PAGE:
2. Select Extensions. Click Remove button to remove Safe Web, LyricsSay-1, Websteroids, Quiknowledge, HD-Plus 3.5 and other extensions that you do not recognize.




Remove 1-888-391-6168 scam pop-ups from Internet Explorer:

1. Open Internet Explorer. Go to ToolsManage Add-ons. If you have the latest version, simply click on the Settings button.



2. Select Toolbars and Extensions. Click Remove/Disable button to remove the browser add-ons listed above.

Read more

What is SP.exe and how to remove it?

SP.exe - by Spigot, Inc.


What is SP.exe?


SP.exe belongs to Spigot adware. This adware comes bundled with browser hijackers and potentially unwanted programs. SP means Search Protection, so as the name suggests it protects something related to your search engine provider. And indeed, this program runs in the background and constantly checks for search engine provider and other browser settings modifications. The bad news is that it doesn't protect your default home page or search engine provider like Google or Bing. It protects a browser hijacker that came bubdled with Spigot adware. In other words, SP.exe protection program is design to protect malicious browser modification made by adware and browser hijackers. If you try to change your home page or search engine provider back to default SP.exe will not allow you to do that or will change your browser settings back to previous state after you restart your computer. Different variants of this adware work in slightly different ways but the result is the same every time - your web browser remains hijacked. Unfortunately, most anti-virus engines do not detect SP.exe as malware. Only 4 out of 56 at the moment, according to VirusTotal. It's actually not surprising at all. Most anti-virus programs tend to miss such infections or ignore them because they are not malicious enough. They can't steal your passwords or delete your files. That's true but infections like SP.exe are still very annoying and difficult to get rid of. They are not essential for Windows and may cause some serious problems. I recommend you to remove this programs and related malware from your computer. Run a full system scan with anti-malware software.







File name: SP.exe
Publisher: Spigot, Inc.
File Location Windows XP: C:\Documents and Settings\[USERNAME]\Application data\search protection\
File Location Windows 7/8: C:\Appdata\[USERNAME]\search protection\
Startup file: HKEY_CURRENT_USER\SOFTWARE\Microsoft\Windows\CurrentVersion\Run → SP.exe

Read more

Wednesday, January 28, 2015

How to Remove Vaudix Adware (Uninstall Guide)

Vaudix is adware that has been running rampant lately. It uses a web browser extension to display ads "provided by Vaudix" on your computer. Most of us are more than aware of adware – after all, it's pretty hard to get away from these days, especially now that so many of us spend seemingly endless hours every day connected to the Internet on our laptops, desktops, smartphones and tablets. However, the one thing you may not be so sure of is how Vaudix adware knows which adverts to show you – after all, you can't have failed to notice that adware is almost scarily accurate when it comes to the ads it displays. But no, Advertising Supported Software, to give it its full name, is no mind reader. It's far more scientific than that. After all – it's after your money!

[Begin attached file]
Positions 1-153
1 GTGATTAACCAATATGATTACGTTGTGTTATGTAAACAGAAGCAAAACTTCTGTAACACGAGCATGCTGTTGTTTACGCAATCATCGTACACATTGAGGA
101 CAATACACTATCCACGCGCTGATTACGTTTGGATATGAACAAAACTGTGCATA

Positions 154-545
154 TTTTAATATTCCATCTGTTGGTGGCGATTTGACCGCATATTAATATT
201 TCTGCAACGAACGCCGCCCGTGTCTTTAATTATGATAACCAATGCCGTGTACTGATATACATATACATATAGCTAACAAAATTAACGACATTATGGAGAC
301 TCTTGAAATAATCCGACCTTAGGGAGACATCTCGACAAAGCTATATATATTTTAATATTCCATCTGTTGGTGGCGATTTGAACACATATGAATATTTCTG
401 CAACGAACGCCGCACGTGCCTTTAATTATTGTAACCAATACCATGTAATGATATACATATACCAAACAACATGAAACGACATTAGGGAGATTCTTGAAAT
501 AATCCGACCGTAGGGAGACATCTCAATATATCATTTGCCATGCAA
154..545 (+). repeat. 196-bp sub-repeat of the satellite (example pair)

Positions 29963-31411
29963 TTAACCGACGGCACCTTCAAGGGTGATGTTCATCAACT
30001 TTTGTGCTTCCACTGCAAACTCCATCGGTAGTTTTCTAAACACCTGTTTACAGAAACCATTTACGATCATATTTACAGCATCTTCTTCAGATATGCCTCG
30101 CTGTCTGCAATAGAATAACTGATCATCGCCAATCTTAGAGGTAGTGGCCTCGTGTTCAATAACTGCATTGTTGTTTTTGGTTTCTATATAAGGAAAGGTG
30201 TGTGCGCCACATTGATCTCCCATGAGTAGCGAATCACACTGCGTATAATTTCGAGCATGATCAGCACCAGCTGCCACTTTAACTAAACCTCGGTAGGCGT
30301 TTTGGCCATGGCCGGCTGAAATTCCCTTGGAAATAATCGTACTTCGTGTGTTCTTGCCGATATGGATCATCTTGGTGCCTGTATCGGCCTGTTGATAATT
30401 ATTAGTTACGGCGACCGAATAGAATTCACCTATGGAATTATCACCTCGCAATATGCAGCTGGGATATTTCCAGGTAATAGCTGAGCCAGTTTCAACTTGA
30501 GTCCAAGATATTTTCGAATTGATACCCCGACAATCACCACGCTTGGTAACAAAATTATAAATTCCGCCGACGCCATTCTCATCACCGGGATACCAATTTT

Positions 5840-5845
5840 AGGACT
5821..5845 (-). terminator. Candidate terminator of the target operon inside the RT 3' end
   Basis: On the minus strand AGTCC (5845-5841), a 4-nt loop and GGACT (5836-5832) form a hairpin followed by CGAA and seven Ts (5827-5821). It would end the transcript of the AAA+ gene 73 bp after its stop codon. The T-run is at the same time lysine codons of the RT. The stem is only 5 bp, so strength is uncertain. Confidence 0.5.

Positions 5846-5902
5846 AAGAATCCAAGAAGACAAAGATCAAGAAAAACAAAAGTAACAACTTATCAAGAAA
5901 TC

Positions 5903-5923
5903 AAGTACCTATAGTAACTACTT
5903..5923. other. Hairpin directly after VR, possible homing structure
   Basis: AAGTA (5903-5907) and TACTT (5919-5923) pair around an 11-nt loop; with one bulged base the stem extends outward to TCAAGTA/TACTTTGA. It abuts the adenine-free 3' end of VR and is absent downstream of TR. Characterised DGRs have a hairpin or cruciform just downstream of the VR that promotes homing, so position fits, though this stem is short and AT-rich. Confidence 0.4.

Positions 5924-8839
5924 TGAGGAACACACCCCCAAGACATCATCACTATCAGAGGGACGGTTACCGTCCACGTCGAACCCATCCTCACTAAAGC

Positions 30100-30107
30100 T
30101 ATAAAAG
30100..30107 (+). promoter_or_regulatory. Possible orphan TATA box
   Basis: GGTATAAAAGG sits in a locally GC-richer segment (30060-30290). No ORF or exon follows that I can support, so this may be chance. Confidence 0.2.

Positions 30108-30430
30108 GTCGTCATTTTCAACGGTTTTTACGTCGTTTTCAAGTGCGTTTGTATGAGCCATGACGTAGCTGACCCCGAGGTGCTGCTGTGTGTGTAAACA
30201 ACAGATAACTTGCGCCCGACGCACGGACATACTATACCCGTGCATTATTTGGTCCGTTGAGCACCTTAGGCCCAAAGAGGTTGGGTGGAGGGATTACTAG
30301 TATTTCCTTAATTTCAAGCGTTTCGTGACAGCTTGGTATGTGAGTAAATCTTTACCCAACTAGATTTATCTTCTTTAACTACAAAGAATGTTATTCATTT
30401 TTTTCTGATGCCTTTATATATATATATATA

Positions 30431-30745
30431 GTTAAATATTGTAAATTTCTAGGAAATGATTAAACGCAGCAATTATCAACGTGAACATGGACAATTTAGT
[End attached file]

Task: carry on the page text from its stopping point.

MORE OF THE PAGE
What actually is Vaudix?

Adware is the name given to a type of software or program that has been designed to display or download adverts on your PC or other device when you're online. Some of these adverts are banners, some of them are links, some of them are boxes displayed at the edges of the web page, and some of them – the most infuriating ones – are pop-up (or pop-under) windows. More often than not, and increasingly, these adverts have a spooky similarity to products or services that that you've recently been looking at on the Internet. While it might be tempting at first to brush this off as a coincidence, it's no such thing. After all, once you've run across the umpteenth ad for men's winter coats, running shoes or diamond encrusted dog collars (depending on your tastes!) you're probably starting to realize that just maybe, Vaudix is a little cleverer than you previously gave it credit for. Multiple anti-virus engines detect malware in Vaudix. Most anti-virus programs detect it as adware but there are a few others that detect it as Trojan.Crossrider.3, MultiPlug, and suspicious generic Trojan. And there's a good reason for that. It not only displays ads but also gather information about visited websites, search queries, etc. It's obvious that Vaudix is more than just adware.

How does Vaudix infect my device?

Vaudix is normally bundled with another program that you are installing. Oftentimes this will be some free software, or shareware, however freeware is not the exclusive domain of adware and it can also come packaged with more reputable software, including programs you may have to pay for. So who creates adware, and why? Programmers develop adware for a couple of different reasons. A lot of the time it is so that they can recoup the cost of developing a piece of free software. Other reasons are to enable them to generate revenue through the adverts, or maybe they simply want to drive traffic to another website – regardless of whether it is connected to the goods or services shown in the advert or not!